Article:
Introduction: Hockey Equipment Drying Stand
Very quickly into my first season playing hockey, my equipment started to smell terrible. I would put my stuff back on after not playing for a week and my equipment would still be wet! My friend told me about a drying rack she'd bought on Amazon and when I looked it up, it was $70.
For a little while, I persisted with my stinky and wet equipment. I would leave my bag open after practices but even then it would take several days to dry and fill my small apartment with a smell that the ventilation couldn't compete with. I then decided to try to make a drying rack for myself. I found a picture of one online and went from there.
Step 1: Planning and Materials
Planning ahead is not usually my strong suit, but since I didn't have a car and wouldn't be able to go to Lowes for several days I relearned the CAD skills that I'd faked learning in my engineering classes and made a model.
I quickly realized that the stand would end up looking startlingly similar to a five-foot tall person, so it would need to break down easily or my roommate would kick both it and me out of the apartment. I decided to make it out of PVC so I could break it in half when it wasn't being used to dry things and it could be completely disassembled during the off-season.
In all I would need 165" of PVC broken down into the following sections:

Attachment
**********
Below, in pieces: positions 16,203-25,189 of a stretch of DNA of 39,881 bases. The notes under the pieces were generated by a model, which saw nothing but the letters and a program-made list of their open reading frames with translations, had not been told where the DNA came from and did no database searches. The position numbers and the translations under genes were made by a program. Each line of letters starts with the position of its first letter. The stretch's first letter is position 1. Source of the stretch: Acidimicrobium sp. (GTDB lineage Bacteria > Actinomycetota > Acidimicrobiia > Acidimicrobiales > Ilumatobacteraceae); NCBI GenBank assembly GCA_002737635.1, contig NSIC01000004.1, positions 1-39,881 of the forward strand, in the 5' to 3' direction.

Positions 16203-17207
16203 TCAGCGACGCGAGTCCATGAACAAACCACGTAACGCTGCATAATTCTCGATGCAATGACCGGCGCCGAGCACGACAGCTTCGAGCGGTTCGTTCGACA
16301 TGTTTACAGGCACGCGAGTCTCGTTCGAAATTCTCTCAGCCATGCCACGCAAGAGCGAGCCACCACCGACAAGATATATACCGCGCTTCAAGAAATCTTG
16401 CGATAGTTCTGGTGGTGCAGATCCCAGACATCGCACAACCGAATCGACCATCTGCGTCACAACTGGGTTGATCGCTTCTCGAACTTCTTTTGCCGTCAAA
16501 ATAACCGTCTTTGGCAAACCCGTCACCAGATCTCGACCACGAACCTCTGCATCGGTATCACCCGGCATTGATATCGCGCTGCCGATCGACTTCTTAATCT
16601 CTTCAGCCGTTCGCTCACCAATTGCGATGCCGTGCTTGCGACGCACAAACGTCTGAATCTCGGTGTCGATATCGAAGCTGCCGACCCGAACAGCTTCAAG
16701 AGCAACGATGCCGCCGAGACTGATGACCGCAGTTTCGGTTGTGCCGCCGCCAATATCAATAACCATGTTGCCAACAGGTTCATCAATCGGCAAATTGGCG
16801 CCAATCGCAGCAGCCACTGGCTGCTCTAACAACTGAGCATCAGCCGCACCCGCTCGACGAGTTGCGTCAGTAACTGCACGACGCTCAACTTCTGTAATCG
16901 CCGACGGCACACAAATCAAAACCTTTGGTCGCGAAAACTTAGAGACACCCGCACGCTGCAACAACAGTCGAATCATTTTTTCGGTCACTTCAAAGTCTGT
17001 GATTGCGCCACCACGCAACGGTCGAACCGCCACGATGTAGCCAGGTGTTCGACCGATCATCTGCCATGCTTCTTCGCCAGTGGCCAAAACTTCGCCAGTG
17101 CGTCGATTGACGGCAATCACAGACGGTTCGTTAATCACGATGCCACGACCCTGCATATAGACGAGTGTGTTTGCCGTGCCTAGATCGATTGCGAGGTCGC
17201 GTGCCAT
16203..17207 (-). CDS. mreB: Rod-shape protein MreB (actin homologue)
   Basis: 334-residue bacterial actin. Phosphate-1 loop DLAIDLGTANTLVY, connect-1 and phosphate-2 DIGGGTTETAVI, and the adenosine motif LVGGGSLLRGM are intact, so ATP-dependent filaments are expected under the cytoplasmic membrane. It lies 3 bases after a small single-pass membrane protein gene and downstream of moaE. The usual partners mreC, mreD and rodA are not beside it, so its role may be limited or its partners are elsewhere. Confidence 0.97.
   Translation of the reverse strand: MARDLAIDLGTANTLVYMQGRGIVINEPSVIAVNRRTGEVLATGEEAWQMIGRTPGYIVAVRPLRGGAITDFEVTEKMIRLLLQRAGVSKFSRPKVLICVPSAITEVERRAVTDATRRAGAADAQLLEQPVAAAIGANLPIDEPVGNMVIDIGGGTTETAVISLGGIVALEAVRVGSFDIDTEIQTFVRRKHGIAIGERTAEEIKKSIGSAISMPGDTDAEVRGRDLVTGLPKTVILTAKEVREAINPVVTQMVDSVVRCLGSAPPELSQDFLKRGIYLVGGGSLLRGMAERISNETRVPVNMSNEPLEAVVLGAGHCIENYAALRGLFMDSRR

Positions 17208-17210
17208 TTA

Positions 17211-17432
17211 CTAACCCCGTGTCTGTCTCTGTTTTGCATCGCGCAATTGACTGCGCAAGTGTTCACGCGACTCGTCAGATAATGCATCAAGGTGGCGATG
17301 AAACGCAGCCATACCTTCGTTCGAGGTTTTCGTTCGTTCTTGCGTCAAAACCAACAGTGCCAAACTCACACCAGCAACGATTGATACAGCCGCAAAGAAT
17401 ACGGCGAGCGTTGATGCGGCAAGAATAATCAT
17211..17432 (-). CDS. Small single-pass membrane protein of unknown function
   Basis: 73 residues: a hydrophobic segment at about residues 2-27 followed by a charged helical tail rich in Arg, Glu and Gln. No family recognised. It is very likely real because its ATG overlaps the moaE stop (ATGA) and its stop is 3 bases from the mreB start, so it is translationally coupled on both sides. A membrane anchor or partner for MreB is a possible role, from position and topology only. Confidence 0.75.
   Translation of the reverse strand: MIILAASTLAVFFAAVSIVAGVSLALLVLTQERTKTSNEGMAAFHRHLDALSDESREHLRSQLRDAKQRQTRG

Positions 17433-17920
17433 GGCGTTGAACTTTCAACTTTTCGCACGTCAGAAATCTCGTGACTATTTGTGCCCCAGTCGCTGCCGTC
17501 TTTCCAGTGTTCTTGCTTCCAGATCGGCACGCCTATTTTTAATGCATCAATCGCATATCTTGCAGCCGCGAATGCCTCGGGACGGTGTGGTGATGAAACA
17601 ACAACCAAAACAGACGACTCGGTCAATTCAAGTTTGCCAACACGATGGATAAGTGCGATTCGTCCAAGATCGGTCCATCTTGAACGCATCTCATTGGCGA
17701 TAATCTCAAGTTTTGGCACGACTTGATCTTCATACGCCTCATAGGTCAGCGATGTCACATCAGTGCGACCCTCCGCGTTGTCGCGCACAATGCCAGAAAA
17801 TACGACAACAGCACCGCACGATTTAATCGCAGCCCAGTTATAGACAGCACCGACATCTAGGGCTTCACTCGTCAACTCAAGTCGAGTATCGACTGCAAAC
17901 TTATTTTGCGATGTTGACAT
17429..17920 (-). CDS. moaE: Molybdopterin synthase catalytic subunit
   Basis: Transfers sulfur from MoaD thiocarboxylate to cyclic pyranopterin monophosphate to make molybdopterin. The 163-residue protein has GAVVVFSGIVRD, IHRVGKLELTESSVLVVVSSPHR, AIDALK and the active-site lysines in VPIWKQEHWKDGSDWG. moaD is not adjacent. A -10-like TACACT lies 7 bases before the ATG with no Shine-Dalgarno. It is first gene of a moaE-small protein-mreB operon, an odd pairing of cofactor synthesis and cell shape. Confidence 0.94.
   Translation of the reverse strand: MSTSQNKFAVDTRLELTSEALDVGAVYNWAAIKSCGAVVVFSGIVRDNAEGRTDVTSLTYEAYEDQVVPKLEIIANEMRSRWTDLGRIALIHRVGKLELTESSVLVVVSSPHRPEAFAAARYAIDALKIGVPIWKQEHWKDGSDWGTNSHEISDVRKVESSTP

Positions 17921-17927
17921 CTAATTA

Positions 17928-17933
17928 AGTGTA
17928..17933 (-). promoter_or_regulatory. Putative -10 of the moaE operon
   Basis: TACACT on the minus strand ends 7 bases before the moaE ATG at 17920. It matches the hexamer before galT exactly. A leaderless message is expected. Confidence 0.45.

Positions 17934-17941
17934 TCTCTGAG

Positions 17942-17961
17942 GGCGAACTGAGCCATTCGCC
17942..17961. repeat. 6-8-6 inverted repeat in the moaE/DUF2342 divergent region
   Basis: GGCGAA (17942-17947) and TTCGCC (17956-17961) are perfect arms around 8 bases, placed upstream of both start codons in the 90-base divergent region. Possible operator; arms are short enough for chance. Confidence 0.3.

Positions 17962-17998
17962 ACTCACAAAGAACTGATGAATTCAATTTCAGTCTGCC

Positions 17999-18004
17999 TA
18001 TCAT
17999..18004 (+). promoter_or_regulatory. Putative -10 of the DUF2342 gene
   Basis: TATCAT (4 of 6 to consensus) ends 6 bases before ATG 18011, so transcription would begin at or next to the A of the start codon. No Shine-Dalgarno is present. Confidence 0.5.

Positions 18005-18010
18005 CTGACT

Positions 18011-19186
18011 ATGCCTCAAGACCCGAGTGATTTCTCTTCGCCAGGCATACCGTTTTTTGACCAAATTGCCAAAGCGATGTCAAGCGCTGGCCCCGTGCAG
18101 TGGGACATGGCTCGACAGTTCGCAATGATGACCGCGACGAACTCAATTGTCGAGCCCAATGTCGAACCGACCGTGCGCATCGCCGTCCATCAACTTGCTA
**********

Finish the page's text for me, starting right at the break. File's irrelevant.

- 7 x 7" sections
- 4 x 9" sections
- 2 x 12" sections
- 2 x 18" sections
- 1 x 24" section
Iwould also need the following connectors:
- 2 x 2-way connectors
- 5 x 3-way connectors
- 1 x 4-way connector
I ended up buying all the connectors, plus two 10-foot pipes. I got the 0.75" thick pipes which ended up just about the right size. In all, it cost about $24.
Other supplies that were not included in that price, are as follows:
- PVC cement (I did not use this, although I think I might in the future)
- Some type of saw
Step 2: Cutting and Assembly
After buying the materials, I used my Dad's friend's chop saw to cut the pipe into pieces. Attached is a crop of the picture that my dad took of me cutting the materials which was highly embarrassing at the time but now I kind of appreciate (I mean, what else are dads for?).
Assembly is pretty self-explanatory. I decided not to cement any of the joints together because I want to be able to break it down completely during the off-season.
- My helmet hangs on the middle vertical pipe.
- My gloves slide over the upper vertical pipes.
- My shoulder pads rest on the upper horizontal pipes.
- My elbow pads are strapped around the upper 90-degree connectors.
- I have suspenders on my pants so my pants hang from the upper horizontal pipes as well.
- My skates go upside-down on the lower vertical pipes.
- The straps on my shin pads are looped around the lower vertical pipes, resting on the end of the lower horizontal pipes.
Step 3: Enjoy!
Enjoy the final product!
Tips to make your equipment not smell bad:
- Clean your equipment: Wash it in the washing machine! Everything short of your skates and helmet can go into any normal washing machine. Hang it in the shower or on your brand new drying rack to dry - DO NOT PUT IN DRYER.
- Spray a mixture of half water half vodka on the equipment every time you take it off.
- Hang up your equipment to dry for at least 24 hours. If you skip the spraying down step (probably a good idea if you need your equipment the next day) still hang it up to dry.
6 years ago
I just read the intro i didn't really do the project cause i don't play hockey or any sport right now so